“John McCain has lived a much bigger life than Barack Obama. That’s not a slam at Obama; McCain has lived a much bigger life than most people. But it still made Obama look small in comparison.”
McCain is 72 years old and Obama is 47, but even when Obama is 72 it’s doubtful he will have experienced anything like McCain’s five and a half years as a prisoner of war.
The old line about athletes that “you can’t put in what God left out” could be used for judging would-be political leaders: “you can’t put in what inexperience left out.” Obama isn’t ready to be President of the United States, and you can see it in his face.
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There were many apt comments made in the past couple of days about the Saddleback Church event. Here are a few:
John Podhoretz, Commentary:
“I don’t know how to say this more clearly: If John McCain can perform during the three debates the way he is performing tonight with Rick Warren, he will win this election. The contrast between him and Barack Obama (who answered the same questions an hour before him) has really been quite startling. In every case, McCain has answered substantively, directly, and with a surpassing command of detail. Obama talked around most issues…”
Byron York, National Review:
“To further press the case on abortion, McCain had brought along New Jersey Republican Rep. Chris Smith, one of the most forceful pro-life voices in Congress. After the forum, I asked Smith whether Obama had helped himself at all with pro-lifers. Just the opposite, Smith said. ‘I thought Sen. Obama’s statement in quoting Matthew 25, which is my favorite scripture since I was in high school—Whatever you do to the least of my brethren, you do likewise to me – when as a matter of record he voted against [a ban on partial-birth abortion ]…well, I find it discouraging and disingenuous for him to talk about the least of our brethren.'”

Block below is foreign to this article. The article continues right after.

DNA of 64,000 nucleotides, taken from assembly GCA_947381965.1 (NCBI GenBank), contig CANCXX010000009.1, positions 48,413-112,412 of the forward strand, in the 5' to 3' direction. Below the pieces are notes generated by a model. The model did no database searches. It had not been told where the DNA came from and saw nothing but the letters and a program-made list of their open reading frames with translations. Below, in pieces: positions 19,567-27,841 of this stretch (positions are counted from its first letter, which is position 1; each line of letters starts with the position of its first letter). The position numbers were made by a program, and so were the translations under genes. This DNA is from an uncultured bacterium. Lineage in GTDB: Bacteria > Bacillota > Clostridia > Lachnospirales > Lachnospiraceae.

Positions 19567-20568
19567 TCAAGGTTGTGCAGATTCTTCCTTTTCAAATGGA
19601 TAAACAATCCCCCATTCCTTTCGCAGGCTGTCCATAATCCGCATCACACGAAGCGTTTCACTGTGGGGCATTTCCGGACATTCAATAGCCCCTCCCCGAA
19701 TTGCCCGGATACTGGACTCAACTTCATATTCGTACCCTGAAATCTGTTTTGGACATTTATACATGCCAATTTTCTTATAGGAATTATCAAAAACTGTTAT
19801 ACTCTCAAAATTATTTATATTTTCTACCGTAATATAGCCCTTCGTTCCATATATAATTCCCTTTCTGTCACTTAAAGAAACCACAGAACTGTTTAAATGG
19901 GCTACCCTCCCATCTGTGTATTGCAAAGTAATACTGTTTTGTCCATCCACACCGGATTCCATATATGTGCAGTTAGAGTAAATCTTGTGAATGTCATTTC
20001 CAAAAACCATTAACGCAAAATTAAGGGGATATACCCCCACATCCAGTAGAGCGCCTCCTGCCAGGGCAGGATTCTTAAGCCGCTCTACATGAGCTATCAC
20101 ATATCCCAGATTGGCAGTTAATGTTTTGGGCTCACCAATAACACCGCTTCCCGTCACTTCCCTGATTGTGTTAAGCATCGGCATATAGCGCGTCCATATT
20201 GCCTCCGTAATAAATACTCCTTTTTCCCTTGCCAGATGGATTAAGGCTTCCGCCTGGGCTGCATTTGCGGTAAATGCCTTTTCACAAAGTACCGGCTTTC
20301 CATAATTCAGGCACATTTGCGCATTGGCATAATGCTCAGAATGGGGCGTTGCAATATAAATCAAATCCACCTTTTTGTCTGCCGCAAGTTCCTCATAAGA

Mark Hemingway, McCain As Good As Obama Was Bad:
“I don’t want to get to overheated about what occurred tonight, but I do think McCain had a clear and decisive victory over Obama. It all comes down to something that Phil Bredesen, the Democratic governor of Tennessee recently said about Obama: ‘Instead of giving big speeches at big stadiums, he needs to give straight-up 10-word answers to people at Wal-Mart about how he would improve their lives.’
By that standard, McCain did extremely well and Obama did very poorly. McCain’s answers were direct, confident and, most importantly, serious. …
[Obama,] after completely hedging on the question and declining to give a specific answer—he wants to speak ‘more generally’ about the issue? And, lo and behold, speak more generally he does: ‘I’m absolutely convinced that there is a moral and ethical element to this issue.’ In related news, Obama is also ‘absolutely convinced’ that the sky is blue, water is wet and puppies are adorable. None of this, however, tells me a thing about his judgment and moral worldview.”